A Commentary on Cicero, De Divinatione II
Andrew R. Dyck
An attractive choice for the study of Latin texts in classrooms by advanced undergraduate and graduate students
Andrew R. Dyck ranks among the top Latinists in Ciceronian studies. In this new volume, he offers the first commentary on Cicero’s De Divinatione II in nearly a century. This commentary aims to equip students and scholars of Latin with the kinds of historical and philosophical background and linguistic and stylistic information needed to understand and appreciate Cicero’s text on Roman religion and divination. Dyck situates Cicero’s text in the context of Roman religion in antiquity, and he traces the subsequent reception of the text. The introduction reviews recent interpretations of De Divinatione. Dyck rejects the view that has recently been widespread in Anglophone studies that De Divinatione stages a debate between roughly equal opponents and without the emergence of a clear authorial point of view. Instead he argues that a careful reading shows that Cicero as author is invested in the argument, with the particular aim of countering superstition.
Celia Schultz’s earlier volume in this series presented the text and commentary for De Divinatione I. With Andrew Dyck’s companion volume on the second book of De Divinatione, students and teachers are well served with crucial texts from one of Rome’s most famous philosophers, as he considers important Roman practices and beliefs.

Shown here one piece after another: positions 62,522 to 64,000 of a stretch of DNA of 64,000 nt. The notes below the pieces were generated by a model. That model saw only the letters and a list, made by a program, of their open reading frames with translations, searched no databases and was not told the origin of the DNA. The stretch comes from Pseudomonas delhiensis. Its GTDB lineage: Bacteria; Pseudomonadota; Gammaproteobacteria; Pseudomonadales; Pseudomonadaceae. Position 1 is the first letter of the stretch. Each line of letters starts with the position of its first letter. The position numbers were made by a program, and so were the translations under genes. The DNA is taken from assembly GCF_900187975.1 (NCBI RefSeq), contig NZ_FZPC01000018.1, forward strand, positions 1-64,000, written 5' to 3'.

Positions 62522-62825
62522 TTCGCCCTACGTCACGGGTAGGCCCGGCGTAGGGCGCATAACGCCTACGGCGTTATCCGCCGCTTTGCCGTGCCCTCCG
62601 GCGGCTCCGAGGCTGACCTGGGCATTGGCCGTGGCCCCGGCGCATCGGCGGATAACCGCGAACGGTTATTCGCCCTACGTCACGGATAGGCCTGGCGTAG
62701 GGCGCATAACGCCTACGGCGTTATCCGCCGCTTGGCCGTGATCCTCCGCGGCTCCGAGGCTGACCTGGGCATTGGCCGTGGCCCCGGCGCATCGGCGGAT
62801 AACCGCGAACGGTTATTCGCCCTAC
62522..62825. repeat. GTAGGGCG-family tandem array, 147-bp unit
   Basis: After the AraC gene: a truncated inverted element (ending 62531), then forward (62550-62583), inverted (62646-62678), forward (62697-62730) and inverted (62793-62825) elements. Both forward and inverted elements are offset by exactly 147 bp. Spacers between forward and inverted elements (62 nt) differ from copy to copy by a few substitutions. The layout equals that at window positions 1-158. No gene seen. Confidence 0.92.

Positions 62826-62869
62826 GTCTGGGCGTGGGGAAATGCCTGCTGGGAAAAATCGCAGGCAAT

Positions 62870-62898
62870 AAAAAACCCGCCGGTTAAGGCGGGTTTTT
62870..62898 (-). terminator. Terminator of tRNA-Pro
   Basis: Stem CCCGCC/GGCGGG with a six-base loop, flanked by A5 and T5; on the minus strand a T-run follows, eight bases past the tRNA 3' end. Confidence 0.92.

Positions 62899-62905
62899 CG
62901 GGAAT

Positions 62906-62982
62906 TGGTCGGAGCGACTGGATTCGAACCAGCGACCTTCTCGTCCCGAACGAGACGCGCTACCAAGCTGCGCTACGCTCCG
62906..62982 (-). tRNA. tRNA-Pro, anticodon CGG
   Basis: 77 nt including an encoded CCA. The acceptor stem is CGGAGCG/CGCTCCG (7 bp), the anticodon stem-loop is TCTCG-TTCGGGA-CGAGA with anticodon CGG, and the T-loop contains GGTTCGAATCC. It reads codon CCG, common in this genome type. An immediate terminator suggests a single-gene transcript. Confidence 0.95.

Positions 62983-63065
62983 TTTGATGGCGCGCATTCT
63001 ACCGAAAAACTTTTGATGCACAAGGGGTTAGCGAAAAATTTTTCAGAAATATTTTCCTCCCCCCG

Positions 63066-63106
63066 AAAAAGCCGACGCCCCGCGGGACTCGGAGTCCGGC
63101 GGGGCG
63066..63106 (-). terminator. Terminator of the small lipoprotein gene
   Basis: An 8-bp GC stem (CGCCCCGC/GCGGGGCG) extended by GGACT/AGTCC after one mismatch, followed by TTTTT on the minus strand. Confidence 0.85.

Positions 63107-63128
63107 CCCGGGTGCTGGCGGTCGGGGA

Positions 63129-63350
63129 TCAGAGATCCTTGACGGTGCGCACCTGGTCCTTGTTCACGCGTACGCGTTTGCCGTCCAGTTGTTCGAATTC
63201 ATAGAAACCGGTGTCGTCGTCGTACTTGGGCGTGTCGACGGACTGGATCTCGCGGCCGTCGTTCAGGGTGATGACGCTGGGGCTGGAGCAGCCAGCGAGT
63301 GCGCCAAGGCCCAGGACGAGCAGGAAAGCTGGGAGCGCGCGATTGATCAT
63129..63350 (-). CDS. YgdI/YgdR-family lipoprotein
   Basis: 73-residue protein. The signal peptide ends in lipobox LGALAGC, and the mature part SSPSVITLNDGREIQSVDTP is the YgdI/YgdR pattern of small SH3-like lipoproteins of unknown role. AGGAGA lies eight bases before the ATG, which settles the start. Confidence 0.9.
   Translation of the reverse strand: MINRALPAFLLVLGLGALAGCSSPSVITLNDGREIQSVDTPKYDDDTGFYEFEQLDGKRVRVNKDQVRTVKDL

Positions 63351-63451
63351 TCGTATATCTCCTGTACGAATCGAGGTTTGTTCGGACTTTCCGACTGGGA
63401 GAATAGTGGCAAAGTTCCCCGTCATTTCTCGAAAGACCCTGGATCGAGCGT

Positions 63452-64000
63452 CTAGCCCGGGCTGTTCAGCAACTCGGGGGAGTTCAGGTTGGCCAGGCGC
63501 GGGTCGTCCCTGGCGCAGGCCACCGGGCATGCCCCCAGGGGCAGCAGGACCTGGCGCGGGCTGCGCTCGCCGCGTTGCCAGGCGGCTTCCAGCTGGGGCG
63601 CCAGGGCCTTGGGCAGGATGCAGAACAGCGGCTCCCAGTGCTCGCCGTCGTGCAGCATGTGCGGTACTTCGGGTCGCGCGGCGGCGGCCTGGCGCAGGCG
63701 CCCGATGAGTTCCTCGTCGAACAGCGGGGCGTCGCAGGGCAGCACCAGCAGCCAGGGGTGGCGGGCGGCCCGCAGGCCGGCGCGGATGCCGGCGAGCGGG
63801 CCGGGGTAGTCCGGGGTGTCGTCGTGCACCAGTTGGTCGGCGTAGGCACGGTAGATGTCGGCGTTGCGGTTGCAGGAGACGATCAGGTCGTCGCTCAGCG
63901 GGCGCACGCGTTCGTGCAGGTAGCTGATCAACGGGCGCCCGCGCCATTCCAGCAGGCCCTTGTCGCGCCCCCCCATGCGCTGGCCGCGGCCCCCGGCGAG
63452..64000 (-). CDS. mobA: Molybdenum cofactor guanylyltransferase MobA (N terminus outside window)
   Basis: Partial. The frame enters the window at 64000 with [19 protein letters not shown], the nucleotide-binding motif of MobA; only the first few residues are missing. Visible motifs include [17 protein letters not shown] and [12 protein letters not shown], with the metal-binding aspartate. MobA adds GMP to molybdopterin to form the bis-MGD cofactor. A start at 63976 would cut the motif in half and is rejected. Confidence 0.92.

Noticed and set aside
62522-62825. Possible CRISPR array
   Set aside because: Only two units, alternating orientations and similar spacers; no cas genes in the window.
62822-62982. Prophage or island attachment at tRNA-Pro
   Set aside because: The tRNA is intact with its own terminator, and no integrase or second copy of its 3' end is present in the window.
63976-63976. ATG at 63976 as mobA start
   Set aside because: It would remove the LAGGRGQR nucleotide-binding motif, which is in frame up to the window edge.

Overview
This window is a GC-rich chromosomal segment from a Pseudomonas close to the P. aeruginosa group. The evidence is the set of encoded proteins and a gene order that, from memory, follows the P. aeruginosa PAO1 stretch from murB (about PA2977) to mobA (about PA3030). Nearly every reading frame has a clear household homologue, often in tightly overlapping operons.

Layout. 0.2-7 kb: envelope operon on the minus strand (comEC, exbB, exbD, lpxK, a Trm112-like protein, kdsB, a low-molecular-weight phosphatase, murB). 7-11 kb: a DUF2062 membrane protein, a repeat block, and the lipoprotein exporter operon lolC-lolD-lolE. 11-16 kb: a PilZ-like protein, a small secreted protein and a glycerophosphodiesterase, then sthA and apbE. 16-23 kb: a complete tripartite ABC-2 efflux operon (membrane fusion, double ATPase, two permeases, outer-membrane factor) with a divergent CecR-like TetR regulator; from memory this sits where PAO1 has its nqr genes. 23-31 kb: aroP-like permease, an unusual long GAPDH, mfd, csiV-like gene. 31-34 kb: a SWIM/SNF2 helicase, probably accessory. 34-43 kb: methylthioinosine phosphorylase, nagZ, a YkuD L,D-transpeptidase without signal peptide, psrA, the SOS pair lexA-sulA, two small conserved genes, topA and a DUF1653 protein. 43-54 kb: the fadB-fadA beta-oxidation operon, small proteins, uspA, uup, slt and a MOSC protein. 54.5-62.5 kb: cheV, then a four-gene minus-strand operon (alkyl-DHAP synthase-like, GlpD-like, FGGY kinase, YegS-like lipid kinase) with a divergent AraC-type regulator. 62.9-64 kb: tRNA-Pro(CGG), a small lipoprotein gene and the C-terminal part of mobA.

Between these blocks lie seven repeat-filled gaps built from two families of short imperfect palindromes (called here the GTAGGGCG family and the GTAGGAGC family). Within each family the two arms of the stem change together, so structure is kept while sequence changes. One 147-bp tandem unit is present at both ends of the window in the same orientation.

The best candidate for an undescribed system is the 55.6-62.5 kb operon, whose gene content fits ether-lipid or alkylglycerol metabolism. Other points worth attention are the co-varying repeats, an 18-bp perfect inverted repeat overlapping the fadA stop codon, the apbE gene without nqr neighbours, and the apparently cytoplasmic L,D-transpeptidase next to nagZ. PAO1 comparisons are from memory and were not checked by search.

Andrew R. Dyck is Professor Emeritus of Classics at the University of California, Los Angeles.
Praise / Awards
“It would be difficult to find a more learned, reliable, and distinguished author for this project than Andrew R. Dyck. This book will work admirably for lower level graduate students, and will repay the attention of specialists as well.”
—Christopher Craig, University of Tennessee
“The commentary is exceptionally strong on taking the reader through the philosophical argument that Cicero is presenting, both through the helpful summaries of argument that appear at key points and through the individual lemmata. Dyck guides the reader on a clear path.”
—David Wardle, University of Cape Town
"It is safe to expect that D.’s work will long remain as an example of the skill and rigour that future readers of this text will have to hone, and of the rewards that a close and imaginative engagement with it can yield." - Journal of Classical Philology Exemplaria Classica
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